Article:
• I don’t think Gone Girl is everyone’s thing. I half-saw it as studying! I like to investigate what is behind runaway successes even if I don’t always enjoy the book. I have to say, I did enjoy reading this although actually I have enjoyed the discussing of it more than the reading of it.

      Fifty shades I just find depressing, even though I only read the sample chapters.

  7. Gwen Stephens

    It was one of my favorite reads of 2012, and I have to say I agree with all your points here in this well-written review. Enjoyed your post on moving house as well. I agree with your Facebook friend — go for it!

    • Thank you! It was different and had an energy about it. As a writer, I would say reading this gave me an important reminder – Not all books can or should be as electrifying as this one (we’d all be permanently wired if all our culture was like this) but never forget to keep the energy flowing.

  8. I enjoyed this book, didn’t love it. It’s a challenge sometimes when you really dislike both main characters and find them irritating! Good luck with your big house decision! How exciting!

    • They were irritating but deserved each other and belonged together. In some ways a gothic love story! The irritation factor was a reason why I felt this would have benefitted from being a shorter book!

  9. I’ve not read the book either if it makes you feel any better 😉 really exciting that you’re taking the girls to see the house. Best of luck with it all Denise, look forward to hearing an update soon!

    • They have lived out here all their lives and I think are similarly excited/anxious as I am about the idea. We just have to get a feel of it – busy this weekend but I think maybe next weekend, (I hope?)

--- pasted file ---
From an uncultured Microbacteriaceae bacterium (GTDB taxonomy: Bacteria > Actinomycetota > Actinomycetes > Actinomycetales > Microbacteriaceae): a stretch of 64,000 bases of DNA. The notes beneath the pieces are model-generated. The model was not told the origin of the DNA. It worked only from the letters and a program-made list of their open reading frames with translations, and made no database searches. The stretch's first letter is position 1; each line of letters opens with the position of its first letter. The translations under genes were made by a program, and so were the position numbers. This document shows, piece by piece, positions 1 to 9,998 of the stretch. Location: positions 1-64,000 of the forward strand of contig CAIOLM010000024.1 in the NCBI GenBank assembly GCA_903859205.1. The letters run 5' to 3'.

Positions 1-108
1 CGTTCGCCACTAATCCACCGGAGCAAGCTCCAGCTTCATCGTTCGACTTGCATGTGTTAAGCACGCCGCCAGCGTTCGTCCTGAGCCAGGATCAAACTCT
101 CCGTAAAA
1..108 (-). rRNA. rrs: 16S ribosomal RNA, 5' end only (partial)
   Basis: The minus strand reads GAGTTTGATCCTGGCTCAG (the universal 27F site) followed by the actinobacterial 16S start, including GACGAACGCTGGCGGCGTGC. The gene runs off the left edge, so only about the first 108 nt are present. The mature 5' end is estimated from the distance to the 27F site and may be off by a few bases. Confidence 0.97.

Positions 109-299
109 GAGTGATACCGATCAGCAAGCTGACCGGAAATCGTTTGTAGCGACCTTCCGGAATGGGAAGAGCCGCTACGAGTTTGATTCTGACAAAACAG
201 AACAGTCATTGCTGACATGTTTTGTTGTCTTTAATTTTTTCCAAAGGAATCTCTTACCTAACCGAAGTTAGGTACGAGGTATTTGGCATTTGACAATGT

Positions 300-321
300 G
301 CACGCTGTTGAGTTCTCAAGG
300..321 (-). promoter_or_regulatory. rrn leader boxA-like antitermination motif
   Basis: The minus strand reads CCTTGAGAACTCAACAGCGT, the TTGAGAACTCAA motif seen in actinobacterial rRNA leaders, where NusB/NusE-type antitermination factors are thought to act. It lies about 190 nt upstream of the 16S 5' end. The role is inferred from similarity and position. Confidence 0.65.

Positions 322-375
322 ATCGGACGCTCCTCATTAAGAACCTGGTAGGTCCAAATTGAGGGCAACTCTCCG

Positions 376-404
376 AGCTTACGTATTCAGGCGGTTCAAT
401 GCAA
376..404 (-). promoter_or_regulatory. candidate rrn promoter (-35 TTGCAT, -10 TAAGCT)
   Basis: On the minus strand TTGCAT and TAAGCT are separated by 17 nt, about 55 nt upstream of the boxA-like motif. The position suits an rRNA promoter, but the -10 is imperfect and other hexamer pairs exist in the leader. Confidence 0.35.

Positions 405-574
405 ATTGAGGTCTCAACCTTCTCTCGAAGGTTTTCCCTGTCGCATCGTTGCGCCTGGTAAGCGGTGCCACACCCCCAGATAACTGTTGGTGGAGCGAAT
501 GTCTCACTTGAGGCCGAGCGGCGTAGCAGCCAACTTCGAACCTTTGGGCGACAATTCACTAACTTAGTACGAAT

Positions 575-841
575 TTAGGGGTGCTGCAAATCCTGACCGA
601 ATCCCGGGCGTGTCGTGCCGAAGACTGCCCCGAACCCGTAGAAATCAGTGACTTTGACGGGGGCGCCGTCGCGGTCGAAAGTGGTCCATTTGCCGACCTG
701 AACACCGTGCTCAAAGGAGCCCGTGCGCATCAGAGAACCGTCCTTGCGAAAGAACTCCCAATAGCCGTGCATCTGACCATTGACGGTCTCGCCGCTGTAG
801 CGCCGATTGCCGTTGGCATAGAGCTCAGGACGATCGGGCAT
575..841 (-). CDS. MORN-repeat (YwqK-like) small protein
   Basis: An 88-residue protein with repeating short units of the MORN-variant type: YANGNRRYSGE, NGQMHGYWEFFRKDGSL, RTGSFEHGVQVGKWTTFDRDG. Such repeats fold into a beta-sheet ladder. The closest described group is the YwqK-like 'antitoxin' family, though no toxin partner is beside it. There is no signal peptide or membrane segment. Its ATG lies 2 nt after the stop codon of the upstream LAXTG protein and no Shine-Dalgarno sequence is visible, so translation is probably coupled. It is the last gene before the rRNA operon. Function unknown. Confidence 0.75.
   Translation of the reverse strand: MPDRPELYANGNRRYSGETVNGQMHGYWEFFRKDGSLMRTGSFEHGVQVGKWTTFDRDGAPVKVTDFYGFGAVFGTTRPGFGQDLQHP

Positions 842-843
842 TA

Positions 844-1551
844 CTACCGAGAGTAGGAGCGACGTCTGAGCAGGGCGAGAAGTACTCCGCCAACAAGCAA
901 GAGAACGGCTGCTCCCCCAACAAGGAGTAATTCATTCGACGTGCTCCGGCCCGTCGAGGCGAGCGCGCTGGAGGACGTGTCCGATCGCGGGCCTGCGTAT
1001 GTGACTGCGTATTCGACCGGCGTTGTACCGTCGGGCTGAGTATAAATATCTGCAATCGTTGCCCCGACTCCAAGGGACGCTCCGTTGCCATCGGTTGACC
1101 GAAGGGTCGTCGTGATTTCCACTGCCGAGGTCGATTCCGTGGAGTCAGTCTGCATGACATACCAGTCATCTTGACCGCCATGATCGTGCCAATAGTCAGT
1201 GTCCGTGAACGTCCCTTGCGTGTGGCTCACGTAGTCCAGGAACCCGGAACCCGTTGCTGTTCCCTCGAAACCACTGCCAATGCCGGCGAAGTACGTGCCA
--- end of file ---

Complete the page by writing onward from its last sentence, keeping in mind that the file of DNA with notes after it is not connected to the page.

10. I felt very much like you about Gone Girl. I thought it was an interesting portrait of gender rancour to begin with, but then the end went completely bonkers in the name of sensational reading experience but it lost me at that point. I found it unintentionally hilarious rather than thrilling. But the main twist was good. Ooh very intriguing about the new house. Do let us know how you get on!

    • It was very silly, wasn’t it? The bit right at the end when they were walking on eggshells around each other. I had been thrilled up until then I admit, I guess willing him to get out of the nightmare.

      We went to view the first house again on Saturday and I had in mind what you said about the sound of the world going by and I realised I had been totally blowing road noise out of all proportion – it is only because I am used to complete silence in the countryside, and this will not happen in the town. I realised on 2nd viewing that we all loved the house. I am going to put an offer in on Tuesday, but am expecting to be rejected because there is another buyer in the picture and he is ready to move now…

      • Oh how exciting and tense to be on the brink of making an offer. I’ll keep everything crossed for you!

      • Thank you – I’m just waiting for them to open right now…

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  11. Living in the US, at least where I am in the suburbs of Northern California, I kind of miss public transport! Singapore has great buses and trains compared to here. And I kind of miss being able to sit and read/listen to music while on a bus or train! 🙂

    • Yesterday I hit a kerb and totally shredded my tyre. I think this could be an omen that I am a terrible driver and would be much better suited to public transport.